Expectation is like an invisible driver of a lot of things. Your own decisions, the decisions of the people around you, the time you spend, the effort and resources you expend.
In both life and the markets, Expectations are desires and beliefs morphed together pushing us towards action. After all, if there was no expected reward, why would you risk anything?
Expectations are a key input in most major decisions, both ex-ante and ex-post. This input in itself is quite subjective. Everyone sets their own expectations and expects from someone based on how well they think they know that someone. I can see two sets of expectations here, both somewhat linked to one another and having equally considerable influence on decisions and the related outcomes.
The first – one that is yours about your own self and an outcome involving yourself, or Internal expectations. These expectations are a function of your self-awareness and perception of your abilities. It is important to calibrate your own expectations, and try to avoid recency biases and ‘resulting’ – basing these expectations on recent successes and failures, and failing to discern between luck and skill.
An old trick in the book, and something I recently realised, is to keep expectations lower than the realistic expected outcomes (and not lowering your bar of course). This ‘margin of safety’ ensures a downside protection – the downside that comes with mental setbacks, something that can hold you back for much longer after an unrealised expected outcome. Managing your own expectations, and calibrating them at both ends of the spectrum, therefore, is key.
The second – one that is someone else’s about you, or External expectations. While your own internal expectations are easier to control, calibrating someone else’s expectations is a tough ask. You might want to believe that you shouldn’t place a lot of value in what that someone else expects of ourselves. But in situations where you’re seeking approval (monetary or other), managing external expectations could critical to ensure you get closer to your expected outcome.
The trick here is somewhat similar. Some push their external expectations up way too much, exposing themselves to a risk of negative surprises. Some would try hard to lowball external expectations constantly, seeking to err on the side of positive surprises. They would not let it get ahead of themselves, reminding their ‘market’ that no one is invincible.
Lower expectations and positive surprises are maybe more valuable in the long run than high expectations and a negative surprise. The key is to manage them the right way at the right time. All this, without lowering your bar.
The expectations game
Investing is largely an expectations game. Expectations are set by the cumulative beliefs of all market participants and the prices you see are a result of those expected future outcomes. Why do you invest in one business and not the other? We are, in a way, optimising for our ‘expected’ returns.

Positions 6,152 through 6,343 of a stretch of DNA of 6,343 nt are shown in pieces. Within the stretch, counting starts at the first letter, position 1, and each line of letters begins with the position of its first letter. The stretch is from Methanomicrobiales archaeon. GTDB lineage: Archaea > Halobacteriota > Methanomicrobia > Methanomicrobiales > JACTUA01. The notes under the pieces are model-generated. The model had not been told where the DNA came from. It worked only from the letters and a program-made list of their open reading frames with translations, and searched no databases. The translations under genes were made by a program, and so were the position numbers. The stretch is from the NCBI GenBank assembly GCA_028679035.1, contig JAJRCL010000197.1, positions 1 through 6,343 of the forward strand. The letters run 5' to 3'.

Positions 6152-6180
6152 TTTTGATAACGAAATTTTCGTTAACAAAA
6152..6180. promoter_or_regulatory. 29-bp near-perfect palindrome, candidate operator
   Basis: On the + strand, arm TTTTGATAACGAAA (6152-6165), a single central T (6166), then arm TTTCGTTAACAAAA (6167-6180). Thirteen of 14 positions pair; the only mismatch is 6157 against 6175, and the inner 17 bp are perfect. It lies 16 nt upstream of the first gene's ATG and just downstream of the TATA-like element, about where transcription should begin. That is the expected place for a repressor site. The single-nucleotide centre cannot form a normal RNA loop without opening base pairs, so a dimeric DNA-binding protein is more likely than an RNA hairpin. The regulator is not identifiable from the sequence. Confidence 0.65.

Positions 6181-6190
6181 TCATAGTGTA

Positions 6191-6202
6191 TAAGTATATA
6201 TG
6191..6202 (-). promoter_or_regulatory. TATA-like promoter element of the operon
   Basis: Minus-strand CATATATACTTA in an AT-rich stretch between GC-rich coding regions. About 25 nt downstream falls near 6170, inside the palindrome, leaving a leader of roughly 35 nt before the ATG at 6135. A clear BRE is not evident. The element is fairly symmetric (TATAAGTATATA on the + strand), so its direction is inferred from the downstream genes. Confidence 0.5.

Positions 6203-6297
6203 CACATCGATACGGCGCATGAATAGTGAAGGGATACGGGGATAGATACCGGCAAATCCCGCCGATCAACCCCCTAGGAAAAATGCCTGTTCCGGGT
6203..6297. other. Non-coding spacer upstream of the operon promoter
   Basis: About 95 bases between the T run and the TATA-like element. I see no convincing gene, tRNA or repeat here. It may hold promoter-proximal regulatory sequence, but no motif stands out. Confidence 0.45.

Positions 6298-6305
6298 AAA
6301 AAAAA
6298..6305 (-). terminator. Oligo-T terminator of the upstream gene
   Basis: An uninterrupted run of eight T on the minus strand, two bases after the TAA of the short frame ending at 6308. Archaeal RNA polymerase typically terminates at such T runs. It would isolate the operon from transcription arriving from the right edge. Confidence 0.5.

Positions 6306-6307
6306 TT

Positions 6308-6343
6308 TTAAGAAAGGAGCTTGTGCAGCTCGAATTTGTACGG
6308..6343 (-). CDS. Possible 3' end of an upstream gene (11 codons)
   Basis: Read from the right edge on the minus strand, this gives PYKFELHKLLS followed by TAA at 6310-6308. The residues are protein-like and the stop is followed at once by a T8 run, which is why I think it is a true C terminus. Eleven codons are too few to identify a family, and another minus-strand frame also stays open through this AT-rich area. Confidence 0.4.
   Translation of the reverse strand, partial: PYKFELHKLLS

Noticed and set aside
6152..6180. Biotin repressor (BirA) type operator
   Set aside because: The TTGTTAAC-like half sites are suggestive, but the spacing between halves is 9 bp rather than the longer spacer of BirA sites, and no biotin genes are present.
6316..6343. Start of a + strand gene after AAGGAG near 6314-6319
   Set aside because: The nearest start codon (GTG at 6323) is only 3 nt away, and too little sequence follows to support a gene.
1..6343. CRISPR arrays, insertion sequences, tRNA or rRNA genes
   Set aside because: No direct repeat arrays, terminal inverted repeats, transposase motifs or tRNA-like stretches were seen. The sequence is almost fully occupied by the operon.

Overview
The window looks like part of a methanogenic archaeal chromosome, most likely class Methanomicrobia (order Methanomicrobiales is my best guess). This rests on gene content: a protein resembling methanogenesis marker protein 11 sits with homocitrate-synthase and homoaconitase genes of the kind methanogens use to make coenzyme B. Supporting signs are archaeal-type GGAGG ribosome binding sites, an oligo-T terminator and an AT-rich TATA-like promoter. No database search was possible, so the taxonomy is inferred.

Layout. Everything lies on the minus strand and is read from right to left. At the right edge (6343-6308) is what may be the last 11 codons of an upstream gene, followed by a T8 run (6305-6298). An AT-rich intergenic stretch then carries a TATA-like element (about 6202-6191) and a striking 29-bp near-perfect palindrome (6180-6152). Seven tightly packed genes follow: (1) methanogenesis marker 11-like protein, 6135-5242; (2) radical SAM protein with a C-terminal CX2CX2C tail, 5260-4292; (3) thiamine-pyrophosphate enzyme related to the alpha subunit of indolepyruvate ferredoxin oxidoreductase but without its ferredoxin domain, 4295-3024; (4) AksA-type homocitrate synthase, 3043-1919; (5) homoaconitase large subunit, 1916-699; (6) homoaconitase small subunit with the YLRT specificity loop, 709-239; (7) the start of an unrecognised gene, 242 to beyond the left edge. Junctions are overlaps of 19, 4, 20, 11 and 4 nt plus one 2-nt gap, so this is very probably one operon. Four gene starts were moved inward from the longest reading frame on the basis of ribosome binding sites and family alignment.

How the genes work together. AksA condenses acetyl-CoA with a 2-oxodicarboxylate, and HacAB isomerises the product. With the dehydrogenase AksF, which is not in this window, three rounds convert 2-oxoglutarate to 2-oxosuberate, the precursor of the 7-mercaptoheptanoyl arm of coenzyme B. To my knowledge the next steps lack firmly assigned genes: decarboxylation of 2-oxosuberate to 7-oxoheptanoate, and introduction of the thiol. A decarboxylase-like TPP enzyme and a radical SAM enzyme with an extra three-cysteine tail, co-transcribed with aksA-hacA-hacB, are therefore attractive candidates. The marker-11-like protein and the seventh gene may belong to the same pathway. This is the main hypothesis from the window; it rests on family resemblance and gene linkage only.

We talk a lot about ‘multiples’ in the markets. Stocks with higher multiples have even higher expectations baked into the price. Here too, ultra-high expectations (in the form of continued growth) can expose us to large downsides by leading us to paying unjustifiable prices for some businesses.
You would observe that stocks that show a surprise earnings beat on low expectations tend to outperform whereas the ones with lofty expectations baked in would tank even at a slightest of misses. The recent carnage in the high-growth names is a perfect example of that.
How about return expectations then?
The returns since March 2020 exceeded everyone’s expectations. It was a big positive surprise and probably the shortest recession ever.
These are not your average year returns. Long-term averages for equities are somewhere between 5-10% depending upon what market you are in. But this recent outcome has changed return expectations quite dramatically.
Can the same principle apply here? Absolutely. Expectations fraught with recency biases can lead you to exit at the worst possible moment. The key is to lower expectations, prepare for a negative surprise while exposing yourself to positive surprises.
You can find many other instances of expectations game being played.
There are two types of management teams in the public markets – the ones that are always trying to show you their grand vision (however unrealistic) and how their company is working towards living it, and the ones that always lowball expectations, accept the road looks tough but set high goals and standards. Both are managing expectations – one’s setting itself for a large downside, the other has all the room he needs for positive surprises.
Even something as simple as inflation is an expectations game. A rise in prices raises expectations of future price rises, leading people to buy more before price rises further, thus raising prices even further. Expected inflation breakevens, an important indicator of real rates in the markets is set via the same game.
You would win and you would lose, but you ought to play this expectations game right. Both in life and in investing.
Until next time,
The Atomic Investor